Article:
The Casual Vacancy by J.K. Rowling
Michiko Kakutani, Jan Moir, Sherryll Connelly, and other book reviewers who actually get paid to do this: what the heck, guys? You told me this book was boring. You sneered at the profanity in this book. You called this book socialist propaganda. And you all seemed to be (smugly) shocked that The Casual Vacancy is NOT Harry Potter. What is WRONG with you people? Did you even read the book before deciding what you thought about it?
Criticisms of The Casual Vacancy seem to fall into one of three categories: 1. It’s not Harry Potter (by which people seem to mean either that it is for adults, and definitely NOT for children or even adolescents, or that there is no magic in it.); 2. There’s a whole lot of swearing (so it’s an immoral book); or 3. It’s boring (and therefore a waste of time to read). The critics who say so are out of their minds. The Casual Vacancy might just be the very best book I’ve ever read. I’d like to respond to these three criticisms, and then talk a little bit about my own assertion. I’m going to try to avoid spoilers in this review because I know a lot of people haven’t had time to read this book yet, but I won’t avoid them at the expense of making myself clear. So, be warned.
1. This book isn’t Harry Potter.
No kidding. Every announcement in connection with promoting this book said so. This book is about some deaths that occur in small English parish. It begins with the death of a prominent Councilman, and ends with the death of two people on the opposite end of the social spectrum. This is not insignificant. And while Harry Potter is fairly saturated with death, the deaths in this novel are weightier– primarily because of the realism of this novel. And yes, that’s unlike Harry Potter as well. But ya know what? If you want to read Harry Potter, go read Harry Potter.
My sense is that some of the reviewers who are caught in this stance have pigeonholed Rowling as a children’s book author– by which they mean, not a good writer. That’s a fairly ill-informed stance to publicize, and they should be ashamed of their ignorance and prejudice. If Rowling had published The Casual Vacancy first and then gone on to write HP, these same reviewers would have placed her alongside Michael Chabon or Jonathan Safran Foer and wondered why she was “slumming it” in kids’ lit. (Or maybe not. Professional reviewers seem to be pretty sexist. See: reviews of anything by Jonathan Franzen. So maybe that’s a factor as well.)
But The Casual Vacancy is like Harry Potter in some ways, notably its focus on and empowerment of children and adolescents. One message promulgated by the Harry Potter series is that anyone can stand up to evil, no matter how powerless they might appear. The heroes of Harry Potter were adults and adolescents alike, working together to right wrongs, fight injustice, stop the spread of tyranny, etc.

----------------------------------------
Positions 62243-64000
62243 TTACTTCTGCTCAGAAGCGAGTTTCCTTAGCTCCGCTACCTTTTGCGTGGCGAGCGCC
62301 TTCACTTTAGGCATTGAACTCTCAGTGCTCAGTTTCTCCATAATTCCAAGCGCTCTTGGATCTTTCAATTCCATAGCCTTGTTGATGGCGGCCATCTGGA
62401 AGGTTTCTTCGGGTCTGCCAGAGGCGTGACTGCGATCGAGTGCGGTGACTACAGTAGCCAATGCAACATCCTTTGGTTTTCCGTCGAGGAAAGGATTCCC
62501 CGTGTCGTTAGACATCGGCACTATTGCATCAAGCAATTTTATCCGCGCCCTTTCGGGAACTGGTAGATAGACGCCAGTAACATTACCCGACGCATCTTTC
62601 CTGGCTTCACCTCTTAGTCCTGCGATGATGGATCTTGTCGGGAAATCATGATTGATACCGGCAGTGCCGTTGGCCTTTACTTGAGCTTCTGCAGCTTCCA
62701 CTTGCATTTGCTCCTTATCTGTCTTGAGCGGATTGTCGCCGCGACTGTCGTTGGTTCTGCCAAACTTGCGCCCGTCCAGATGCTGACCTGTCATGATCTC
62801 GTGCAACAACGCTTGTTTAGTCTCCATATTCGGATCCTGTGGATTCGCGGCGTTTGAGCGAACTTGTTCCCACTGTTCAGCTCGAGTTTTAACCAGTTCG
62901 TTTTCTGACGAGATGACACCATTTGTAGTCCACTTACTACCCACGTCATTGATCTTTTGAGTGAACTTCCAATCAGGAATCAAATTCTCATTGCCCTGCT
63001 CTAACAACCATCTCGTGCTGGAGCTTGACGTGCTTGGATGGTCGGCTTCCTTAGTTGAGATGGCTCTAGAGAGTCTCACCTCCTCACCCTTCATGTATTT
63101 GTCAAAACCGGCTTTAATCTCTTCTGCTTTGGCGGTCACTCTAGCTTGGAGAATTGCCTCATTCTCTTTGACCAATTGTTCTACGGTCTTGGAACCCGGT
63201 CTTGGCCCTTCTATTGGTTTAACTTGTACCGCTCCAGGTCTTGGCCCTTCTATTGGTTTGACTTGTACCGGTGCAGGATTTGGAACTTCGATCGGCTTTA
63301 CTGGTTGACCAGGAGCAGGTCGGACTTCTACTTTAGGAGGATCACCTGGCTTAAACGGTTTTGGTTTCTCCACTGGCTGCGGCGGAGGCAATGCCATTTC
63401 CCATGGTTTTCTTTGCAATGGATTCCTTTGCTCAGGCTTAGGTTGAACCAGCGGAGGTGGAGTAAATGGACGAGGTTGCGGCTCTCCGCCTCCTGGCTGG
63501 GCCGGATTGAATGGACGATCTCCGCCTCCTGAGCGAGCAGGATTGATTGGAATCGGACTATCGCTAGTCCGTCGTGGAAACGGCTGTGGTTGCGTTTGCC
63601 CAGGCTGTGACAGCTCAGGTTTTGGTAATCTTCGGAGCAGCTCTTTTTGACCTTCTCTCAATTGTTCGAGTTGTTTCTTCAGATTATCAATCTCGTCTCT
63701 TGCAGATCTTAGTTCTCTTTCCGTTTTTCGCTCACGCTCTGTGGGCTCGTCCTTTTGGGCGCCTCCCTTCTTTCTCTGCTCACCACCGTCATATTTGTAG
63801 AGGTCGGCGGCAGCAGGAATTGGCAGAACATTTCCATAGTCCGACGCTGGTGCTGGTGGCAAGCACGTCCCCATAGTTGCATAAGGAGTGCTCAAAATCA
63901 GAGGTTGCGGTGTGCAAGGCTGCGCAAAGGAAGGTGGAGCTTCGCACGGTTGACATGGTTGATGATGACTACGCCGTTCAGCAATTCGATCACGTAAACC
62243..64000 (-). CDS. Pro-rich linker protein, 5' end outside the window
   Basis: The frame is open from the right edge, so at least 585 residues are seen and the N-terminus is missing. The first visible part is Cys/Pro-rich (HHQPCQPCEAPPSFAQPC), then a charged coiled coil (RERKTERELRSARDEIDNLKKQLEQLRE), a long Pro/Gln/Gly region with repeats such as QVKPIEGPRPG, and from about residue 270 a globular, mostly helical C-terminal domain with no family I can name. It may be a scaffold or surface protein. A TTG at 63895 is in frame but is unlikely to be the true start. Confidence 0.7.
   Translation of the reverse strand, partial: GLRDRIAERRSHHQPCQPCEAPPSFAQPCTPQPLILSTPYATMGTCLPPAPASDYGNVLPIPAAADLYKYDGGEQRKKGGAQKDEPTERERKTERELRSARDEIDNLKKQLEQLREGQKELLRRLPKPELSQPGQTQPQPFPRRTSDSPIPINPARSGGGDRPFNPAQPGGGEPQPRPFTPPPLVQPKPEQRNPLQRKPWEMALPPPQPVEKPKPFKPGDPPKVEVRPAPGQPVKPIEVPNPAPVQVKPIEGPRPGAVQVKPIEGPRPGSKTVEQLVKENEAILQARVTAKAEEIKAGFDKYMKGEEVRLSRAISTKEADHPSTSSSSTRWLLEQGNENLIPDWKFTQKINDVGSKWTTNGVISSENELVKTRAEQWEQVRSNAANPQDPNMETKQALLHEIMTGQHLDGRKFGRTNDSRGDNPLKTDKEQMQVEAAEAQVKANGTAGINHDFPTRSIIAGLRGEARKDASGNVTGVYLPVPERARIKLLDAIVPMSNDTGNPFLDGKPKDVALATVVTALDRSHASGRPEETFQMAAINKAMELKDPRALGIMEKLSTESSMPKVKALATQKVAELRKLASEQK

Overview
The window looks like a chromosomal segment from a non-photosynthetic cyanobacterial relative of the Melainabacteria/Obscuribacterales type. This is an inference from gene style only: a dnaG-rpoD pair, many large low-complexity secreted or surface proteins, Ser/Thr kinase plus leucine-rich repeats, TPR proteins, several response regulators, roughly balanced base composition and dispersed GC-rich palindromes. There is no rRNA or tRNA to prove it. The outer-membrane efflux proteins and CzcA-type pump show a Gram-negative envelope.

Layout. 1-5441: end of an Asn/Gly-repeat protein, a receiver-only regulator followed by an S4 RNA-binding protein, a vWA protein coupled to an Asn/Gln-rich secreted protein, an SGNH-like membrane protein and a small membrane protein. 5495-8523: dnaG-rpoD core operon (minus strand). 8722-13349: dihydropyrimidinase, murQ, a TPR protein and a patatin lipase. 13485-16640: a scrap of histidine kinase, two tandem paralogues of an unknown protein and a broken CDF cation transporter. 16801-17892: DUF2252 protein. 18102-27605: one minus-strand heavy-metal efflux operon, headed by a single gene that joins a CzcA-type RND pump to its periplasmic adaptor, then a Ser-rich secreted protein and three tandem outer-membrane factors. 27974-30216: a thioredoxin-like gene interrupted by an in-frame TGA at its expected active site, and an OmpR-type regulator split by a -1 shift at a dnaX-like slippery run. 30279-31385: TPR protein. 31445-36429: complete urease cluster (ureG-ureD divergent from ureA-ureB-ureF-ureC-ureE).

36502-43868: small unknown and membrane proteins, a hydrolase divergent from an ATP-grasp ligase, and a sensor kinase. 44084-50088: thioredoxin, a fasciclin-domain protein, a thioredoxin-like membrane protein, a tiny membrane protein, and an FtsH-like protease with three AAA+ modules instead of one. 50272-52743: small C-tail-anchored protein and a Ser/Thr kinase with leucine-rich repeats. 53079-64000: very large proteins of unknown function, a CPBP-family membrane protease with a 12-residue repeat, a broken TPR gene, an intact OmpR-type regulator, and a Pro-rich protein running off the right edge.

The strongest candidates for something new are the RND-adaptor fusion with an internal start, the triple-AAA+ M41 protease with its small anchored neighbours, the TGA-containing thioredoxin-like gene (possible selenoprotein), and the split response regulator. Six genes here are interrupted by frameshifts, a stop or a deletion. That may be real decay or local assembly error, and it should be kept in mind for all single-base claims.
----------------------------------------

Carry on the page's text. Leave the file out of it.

The Casual Vacancy ends on a much less hopeful note, but in the end, it’s children who are doing the right thing. I want to be careful here not to say that the adolescents are the heroes, because I’m not entirely sure The Casual Vacancy has any heroes. This book is definitely a tragedy, and, like all good tragedies, leaves very few people standing at all, much less standing pristine. Both the children and the adults are cowardly and selfish– the difference being, of course, that one expects such behavior in children.
Like Harry Potter, The Casual Vacancy looks at society as well as individuals and says, “Look, here’s a problem that’s going on right now. If it were you, what would you do about it? And are you so sure this really isn’t your problem after all?” And like Harry Potter, The Casual Vacancy is full of people who genuinely love others, despite the pain and difficulty involved, and is full of people who need to be reminded to love, and, finally, some people who just have no idea what love really is, or are incapable of doing so. The genuine love portrayed in this novel– in the one instance it might be said to exist– is at least as heroic as the saving power of love portrayed in Harry Potter, and twice as heart-breaking.
Next Up: This Book is Full of Swearing, or, Defining Obscenity.